“I met Sunil Chhetri at the Indian Sports Honours, and even he asked me, ‘why are you guys booking West Block?’ I assured him that we are not booking West Block,” said Somu. “We are civilized fans. If we wanted to book tickets in the West Block, that stand would have been sold out in minutes. But we do not want to do that.”
More abusive chants as ISL gets underway
With all this buildup ahead of the ongoing ISL season, things seem to be getting pretty heated up between the Kerala and the Bengaluru fans. In a video that went viral earlier this week, the Bengaluru FC fans were seen chanting abusive slogans towards the Kerala fans, supposedly after the Bengaluru-Mumbai game at the Kanteerava Stadium.
However, when asked about these chants, BFC fan Ullas said that it was all in good spirit and that the fans meant nothing more than some harmless banter. He said, “When we do something, we accept it, and we say that we did it as banter.”
However, he further went on to state that the Kerala fans had also made similar chants towards ATK in the opening ISL game of the season. “They are taking the moral high ground now, but that is all nonsense. And they have released their own video now, where they are chanting slangs about Kolkata,” he said.
“I’ve never seen the Kolkata fan base do that. We’ve had a very heated rivalry with Mohun Bagan. They will themselves admit. They tell me that what we see is nothing. Its way more in the Kolkata Derby,” Ullas further said.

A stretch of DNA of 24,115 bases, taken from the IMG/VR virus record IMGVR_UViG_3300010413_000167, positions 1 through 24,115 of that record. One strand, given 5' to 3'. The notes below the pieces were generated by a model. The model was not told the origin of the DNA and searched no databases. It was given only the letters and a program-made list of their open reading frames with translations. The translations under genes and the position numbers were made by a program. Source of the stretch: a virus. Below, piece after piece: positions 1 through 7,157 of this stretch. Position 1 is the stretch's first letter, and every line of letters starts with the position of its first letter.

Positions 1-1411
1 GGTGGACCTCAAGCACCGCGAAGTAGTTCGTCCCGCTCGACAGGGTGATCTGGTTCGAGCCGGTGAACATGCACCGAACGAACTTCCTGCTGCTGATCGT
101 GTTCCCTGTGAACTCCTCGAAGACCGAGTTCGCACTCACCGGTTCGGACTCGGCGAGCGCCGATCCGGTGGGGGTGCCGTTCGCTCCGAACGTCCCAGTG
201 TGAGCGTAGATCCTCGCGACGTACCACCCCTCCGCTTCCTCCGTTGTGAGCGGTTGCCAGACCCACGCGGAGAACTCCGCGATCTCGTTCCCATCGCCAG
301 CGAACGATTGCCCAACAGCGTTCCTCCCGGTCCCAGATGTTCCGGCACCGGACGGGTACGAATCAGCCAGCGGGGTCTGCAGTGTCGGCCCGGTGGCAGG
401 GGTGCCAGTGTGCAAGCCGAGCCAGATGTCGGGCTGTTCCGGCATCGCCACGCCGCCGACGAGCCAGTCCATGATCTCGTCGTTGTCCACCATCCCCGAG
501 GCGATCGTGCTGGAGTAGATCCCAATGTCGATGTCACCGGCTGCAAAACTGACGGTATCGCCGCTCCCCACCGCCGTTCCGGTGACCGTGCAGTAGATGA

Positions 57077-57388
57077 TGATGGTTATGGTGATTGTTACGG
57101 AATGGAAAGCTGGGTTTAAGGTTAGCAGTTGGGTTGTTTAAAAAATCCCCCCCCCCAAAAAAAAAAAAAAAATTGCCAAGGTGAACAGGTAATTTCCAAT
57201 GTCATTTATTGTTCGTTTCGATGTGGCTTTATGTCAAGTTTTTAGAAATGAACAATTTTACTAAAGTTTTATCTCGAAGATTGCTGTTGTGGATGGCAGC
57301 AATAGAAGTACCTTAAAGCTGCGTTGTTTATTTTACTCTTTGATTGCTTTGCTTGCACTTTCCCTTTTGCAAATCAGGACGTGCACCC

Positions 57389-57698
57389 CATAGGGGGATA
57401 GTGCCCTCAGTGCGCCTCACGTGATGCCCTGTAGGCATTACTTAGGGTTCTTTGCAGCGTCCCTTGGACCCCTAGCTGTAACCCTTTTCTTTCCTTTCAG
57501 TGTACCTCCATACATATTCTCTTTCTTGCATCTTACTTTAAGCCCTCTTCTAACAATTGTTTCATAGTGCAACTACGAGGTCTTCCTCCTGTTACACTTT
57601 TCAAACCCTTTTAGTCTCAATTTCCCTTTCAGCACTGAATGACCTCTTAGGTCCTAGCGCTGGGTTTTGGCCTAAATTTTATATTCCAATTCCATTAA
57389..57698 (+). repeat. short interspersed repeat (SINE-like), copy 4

For the Kerala fans, however, it is much more than good banter.
“What we do is that we arrange buses for all the fans to go to the Kerala Blasters matches. We develop football. That is why we never see them as our rivals,” said Kerala supporter Somu. “They might be good at chanting, but that is their culture. They want to show off, by chanting and provoke others.”
He further went on to explain that since North Kerala, the part of the state where football is extremely popular, is very close to Bengaluru, and a lot of the people living there are in some way or the other connected to the Karnataka capital, the Kerala fans feel deeply about this rivalry.
However, Somu, who is one of the decision-makers at the Manjappada fan club, said that he is taking steps to ensure that none of their fans chant abusive slogans towards other clubs in the future.
“We are trying to create a new fan culture here. But we do not want abusive chants. It happened during the ATK game, but I can assure you that it will not happen again. We will make sure of that,” he said.
At the end of the day, football is still just a game, and an opportunity to bring the whole world together, not divide it further. BFC fan Ullas also sounded quite upbeat about his personal meetings with Manjappada fans, outside of the football arena. “Strangely, when I’ve met Manjappada fans outside of this, they have been very cordial. Its never been hostile,” he said.
A derby brewing in the South?
With just around 300 km separating North Kerala from Bengaluru, the match between these two sides promises to be an entertaining affair, both on the pitch and off it. While we have seen what kind of an atmosphere the Kolkata Derby can generate, we have not seen as much passion between two sets of fans.
However, as these two young clubs rise up the ranks in Indian football, it is increasingly starting to look like this is the start of a huge rivalry. Just to put things in perspective, all of this has happened, without either of the teams playing a single match against the other.